Could a subtle change in language be enough to end pharmacist-GP turf wars?

Quilty suggests a way to steam ahead without controversy
communication

A subtle change in language could help pharmacists avoid provoking turf wars with GP.

That’s the view of Pharmacy Guild executive director David Quilty, who says the phrase “full scope of practice” is preferable to “expanded scope of practice".

“References to pharmacists seeking a broader, expanded or enhanced scope of practice often arouse controversy in the health sector with some doctor groups and others seeing this as a potential intrusion into their areas of expertise,” he writes in Forefront.

“Maybe this inter-professional friction could be avoided by some more accurate messaging: pharmacists want to perform to the full scope of practice, maximising benefits for patients by using their expertise in medicines, which is already acknowledged by regulatory authorities, albeit with some variations across states and territories.”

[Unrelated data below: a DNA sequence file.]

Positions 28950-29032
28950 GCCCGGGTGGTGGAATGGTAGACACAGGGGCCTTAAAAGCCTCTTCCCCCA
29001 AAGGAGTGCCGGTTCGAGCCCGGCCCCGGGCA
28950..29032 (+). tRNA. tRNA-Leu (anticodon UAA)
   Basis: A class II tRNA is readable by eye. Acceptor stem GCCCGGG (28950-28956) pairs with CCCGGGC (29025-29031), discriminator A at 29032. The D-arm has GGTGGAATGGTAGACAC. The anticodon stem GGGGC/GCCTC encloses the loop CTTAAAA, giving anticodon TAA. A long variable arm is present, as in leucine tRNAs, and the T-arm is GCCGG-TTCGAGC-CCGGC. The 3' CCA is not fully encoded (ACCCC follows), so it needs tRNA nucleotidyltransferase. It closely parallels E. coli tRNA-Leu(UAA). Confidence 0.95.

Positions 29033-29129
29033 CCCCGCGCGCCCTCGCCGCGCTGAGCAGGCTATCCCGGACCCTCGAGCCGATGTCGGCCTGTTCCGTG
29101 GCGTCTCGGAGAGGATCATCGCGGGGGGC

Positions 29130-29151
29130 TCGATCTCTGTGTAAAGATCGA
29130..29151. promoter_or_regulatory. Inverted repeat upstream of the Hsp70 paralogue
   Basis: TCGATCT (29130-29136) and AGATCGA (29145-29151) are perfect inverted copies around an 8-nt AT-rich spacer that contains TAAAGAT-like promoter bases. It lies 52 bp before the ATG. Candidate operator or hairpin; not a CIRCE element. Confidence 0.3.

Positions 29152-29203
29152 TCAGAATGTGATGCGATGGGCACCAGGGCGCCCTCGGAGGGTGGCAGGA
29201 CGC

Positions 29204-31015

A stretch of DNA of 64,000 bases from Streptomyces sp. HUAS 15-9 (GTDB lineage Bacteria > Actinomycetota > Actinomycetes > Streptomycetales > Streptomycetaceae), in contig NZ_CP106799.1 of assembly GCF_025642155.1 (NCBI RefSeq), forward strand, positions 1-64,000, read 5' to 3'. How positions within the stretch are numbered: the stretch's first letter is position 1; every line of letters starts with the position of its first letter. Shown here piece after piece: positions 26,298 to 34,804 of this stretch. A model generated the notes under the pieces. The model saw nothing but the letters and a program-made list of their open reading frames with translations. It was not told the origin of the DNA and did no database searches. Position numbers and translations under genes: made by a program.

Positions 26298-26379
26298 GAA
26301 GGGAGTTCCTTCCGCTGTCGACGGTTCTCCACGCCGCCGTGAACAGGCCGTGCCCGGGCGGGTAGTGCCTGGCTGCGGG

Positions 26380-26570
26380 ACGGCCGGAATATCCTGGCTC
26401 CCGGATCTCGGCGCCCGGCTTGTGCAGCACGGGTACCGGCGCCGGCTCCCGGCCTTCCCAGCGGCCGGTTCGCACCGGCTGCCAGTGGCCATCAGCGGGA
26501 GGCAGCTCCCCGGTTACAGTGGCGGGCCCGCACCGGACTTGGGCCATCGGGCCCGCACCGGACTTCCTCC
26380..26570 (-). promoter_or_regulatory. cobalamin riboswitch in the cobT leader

Mr Quilty was inspired by a recent article in the Canadian Pharmacists Journal, which warns that talking about an expanded or broader scope of practice suggests a luxury or upgrade that is optional.

Instead, the article spells out what is within Canadian pharmacists’ current scope, including prescribing for common, ambulatory conditions, deprescribing, therapy renewals and prescription adaption.

“This is a message that applies every bit as much in Australia as Canada,” Mr Quilty says.

Given the increasing complexity of medicines, including personalised medicines, “now more than ever” it’s vital that pharmacists operate “uniformly and nationally” to their full scope of practice and make maximum use of their clinical skills in collaboration with other health professionals.

“So, here’s the pitch: the greater utilisation of pharmacists will greatly benefit patients; will be within existing limits of pharmacists’ expertise; regulated by a national practice board; is already in place in many comparable countries; will always be conducted collaboratively with doctors and other health professionals; will save money in the health system; and relieve some of the stress on GP surgeries and emergency departments,” he writes.

“Full steam ahead.”